These goals and priorities were not static. They were affected by resources, opportunities, doctrine and the ability to respond. Thus, the American ability to demonstrate flexibility and rethink the situation, and to plan and produce accordingly, led to the development and use of a long-range escort fighter capability. Similarly, in large part in response to Japanese advances in China and Japanese advances in the Pacific, the Americans moved their focus for air attacks on Japan from China-based aircraft to those operating from Pacific bases, and this had significant strategic and operational consequences. Ground-support proved more significant from the outset for militaries that were reliant on their armies for war-winning, rather than on strategic bombing. This was the case in the Second World War for Germany, Japan, the Soviet Union and China.
The demonstration of air power in the 1940s challenged the traditional geopolitical dichotomy of land and sea. Contemporaries, such as Carl Schmitt in Land and Sea (1942), argued that this would revolutionize geopolitics. The range and tempo of geopolitical rivalry was certainly different. During the Cold War, contrasting national legacies, priorities and opportunities very much affected the protagonists. The United States and Britain continued to place an emphasis on strategic bombing, one greatly enhanced by the availability of nuclear weapons. In contrast, although the Soviet Union had effective long-range bombers, as it had not done during the Second World War, the stress there was on ground-support.
In China, the stress was also on ground-support. There, the legacy of the Second World War, when air operations in China against Japan had been handled by the Americans, was compounded by the revolutionary character of Maoist military thought. In particular, Mao Zedong, in his emphasis on guerrilla warfare, took further the anti-technological/weaponry emphasis of early Communist ideas and their conviction of the value of the revolutionary mass. This emphasis remained central to Chinese Communist military thought until the 1990s, even though, under Mao, there was a commitment to new weaponry, certainly in the forms of jet aircraft and of missiles with atomic warheads.
Mao’s ideas did not bring victory over the American-led UN forces in the Korean War (1950-3), but an emphasis on will, mass and the negating of the technological advantages of the other side all proved significant across the world in the anti-Western insurrectionary struggles of the late 1940s to the mid-1970s. In practice, success or failure for the insurrections proved more complex in its causes and contexts, both militarily and politically, as the Vietnam wars, among others, showed.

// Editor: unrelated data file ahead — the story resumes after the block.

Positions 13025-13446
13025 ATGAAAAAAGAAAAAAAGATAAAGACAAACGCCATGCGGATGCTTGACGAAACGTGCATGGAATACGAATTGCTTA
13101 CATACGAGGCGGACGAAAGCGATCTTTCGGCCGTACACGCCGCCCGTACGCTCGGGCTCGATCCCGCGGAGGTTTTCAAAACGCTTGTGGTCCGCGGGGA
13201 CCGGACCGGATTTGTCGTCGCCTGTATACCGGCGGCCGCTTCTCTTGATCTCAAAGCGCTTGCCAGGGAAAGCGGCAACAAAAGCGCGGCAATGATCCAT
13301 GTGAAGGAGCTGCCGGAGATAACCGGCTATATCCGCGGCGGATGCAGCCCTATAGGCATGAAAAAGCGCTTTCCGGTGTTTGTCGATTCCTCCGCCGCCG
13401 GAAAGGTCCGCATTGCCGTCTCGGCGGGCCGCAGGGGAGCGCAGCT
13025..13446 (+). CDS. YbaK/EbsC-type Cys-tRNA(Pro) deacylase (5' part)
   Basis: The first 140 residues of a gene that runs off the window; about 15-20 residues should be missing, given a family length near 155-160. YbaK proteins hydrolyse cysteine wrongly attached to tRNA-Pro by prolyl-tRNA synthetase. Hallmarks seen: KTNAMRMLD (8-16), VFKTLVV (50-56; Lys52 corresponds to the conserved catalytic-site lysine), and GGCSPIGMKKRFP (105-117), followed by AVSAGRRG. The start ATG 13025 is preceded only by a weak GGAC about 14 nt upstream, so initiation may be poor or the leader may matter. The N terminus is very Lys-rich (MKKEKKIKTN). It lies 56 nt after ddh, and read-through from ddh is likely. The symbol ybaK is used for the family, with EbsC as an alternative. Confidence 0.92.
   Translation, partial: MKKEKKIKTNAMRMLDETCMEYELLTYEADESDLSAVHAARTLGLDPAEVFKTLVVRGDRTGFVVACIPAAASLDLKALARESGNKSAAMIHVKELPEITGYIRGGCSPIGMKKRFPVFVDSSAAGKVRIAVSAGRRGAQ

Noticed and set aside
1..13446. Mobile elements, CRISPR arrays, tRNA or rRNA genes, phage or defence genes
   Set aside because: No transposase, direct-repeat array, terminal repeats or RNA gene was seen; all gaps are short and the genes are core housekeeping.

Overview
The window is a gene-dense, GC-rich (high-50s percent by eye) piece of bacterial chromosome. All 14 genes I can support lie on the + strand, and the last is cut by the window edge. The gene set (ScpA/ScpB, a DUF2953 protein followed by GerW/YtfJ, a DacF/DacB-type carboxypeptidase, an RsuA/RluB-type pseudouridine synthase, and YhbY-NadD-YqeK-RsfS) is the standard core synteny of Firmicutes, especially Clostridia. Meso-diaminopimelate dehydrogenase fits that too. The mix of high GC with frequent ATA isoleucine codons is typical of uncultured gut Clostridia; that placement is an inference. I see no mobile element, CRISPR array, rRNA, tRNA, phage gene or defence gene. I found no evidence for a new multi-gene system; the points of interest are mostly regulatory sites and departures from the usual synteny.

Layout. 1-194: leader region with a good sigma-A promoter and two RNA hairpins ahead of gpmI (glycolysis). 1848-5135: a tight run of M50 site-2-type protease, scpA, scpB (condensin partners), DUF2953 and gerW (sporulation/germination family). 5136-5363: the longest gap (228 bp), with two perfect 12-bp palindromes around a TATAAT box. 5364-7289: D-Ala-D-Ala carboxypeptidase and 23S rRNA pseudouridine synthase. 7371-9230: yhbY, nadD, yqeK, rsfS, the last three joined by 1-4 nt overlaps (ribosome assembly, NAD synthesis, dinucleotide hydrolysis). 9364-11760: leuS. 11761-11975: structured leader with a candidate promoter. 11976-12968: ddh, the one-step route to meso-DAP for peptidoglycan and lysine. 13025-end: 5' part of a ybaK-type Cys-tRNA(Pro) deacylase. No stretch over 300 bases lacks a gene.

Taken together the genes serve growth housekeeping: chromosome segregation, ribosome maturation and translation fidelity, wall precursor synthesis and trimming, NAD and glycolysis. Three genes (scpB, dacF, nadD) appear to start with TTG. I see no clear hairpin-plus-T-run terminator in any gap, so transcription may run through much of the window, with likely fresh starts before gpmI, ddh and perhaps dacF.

Moreover, when applied, in part or whole, later, these ideas met with mixed success, as in the case of Saddam Hussein’s plans in 2003 for resistance against American attack. The more recent conflicts in Afghanistan and Iraq served to demonstrate anew the value of air power alongside the difficulty of translating power-projection and force-delivery into a successful military and political outcome. Ideas of the obsolescence of manned aircraft were queried anew during the crises of 2011-16 from the East China Sea to Mali. Each crisis underlined the significance of manned aircraft. Repeatedly, indeed, arguments from operational experience have fuelled the optimism that many had regarding air power.
To date, air power has only confirmed, not challenged, the overall ranking of military strength, even if it has not enabled that strength to operate as effectively as had been proclaimed and as might have been anticipated. At the higher level, air power, like space power, has greatly changed global-reach capabilities, but has not changed the way the global system operates politically nor radically altered the concentration of military capabilities.
Britain and the United States, successively, the leaders in sea power, became (so far), successively, the leading air powers (especially, as it should be, if naval air power is also part of the equation); albeit their being subject to short-term intense challenges as well as to more lasting questions about their successive effectiveness as the leading state and about the effectiveness of air power. These leading powers have been technological leaders and, like other states with cutting-edge technology, have tended to rely, at least in part, on air power as a function of their economic and technological advantages, whether or not the results have encouraged the process. Moreover, the arrival, and, even more, diffusion, of new technologies suggested that air power in the shape of unmanned aircraft has a great potential. Air power therefore very much continues to be part of the military agenda.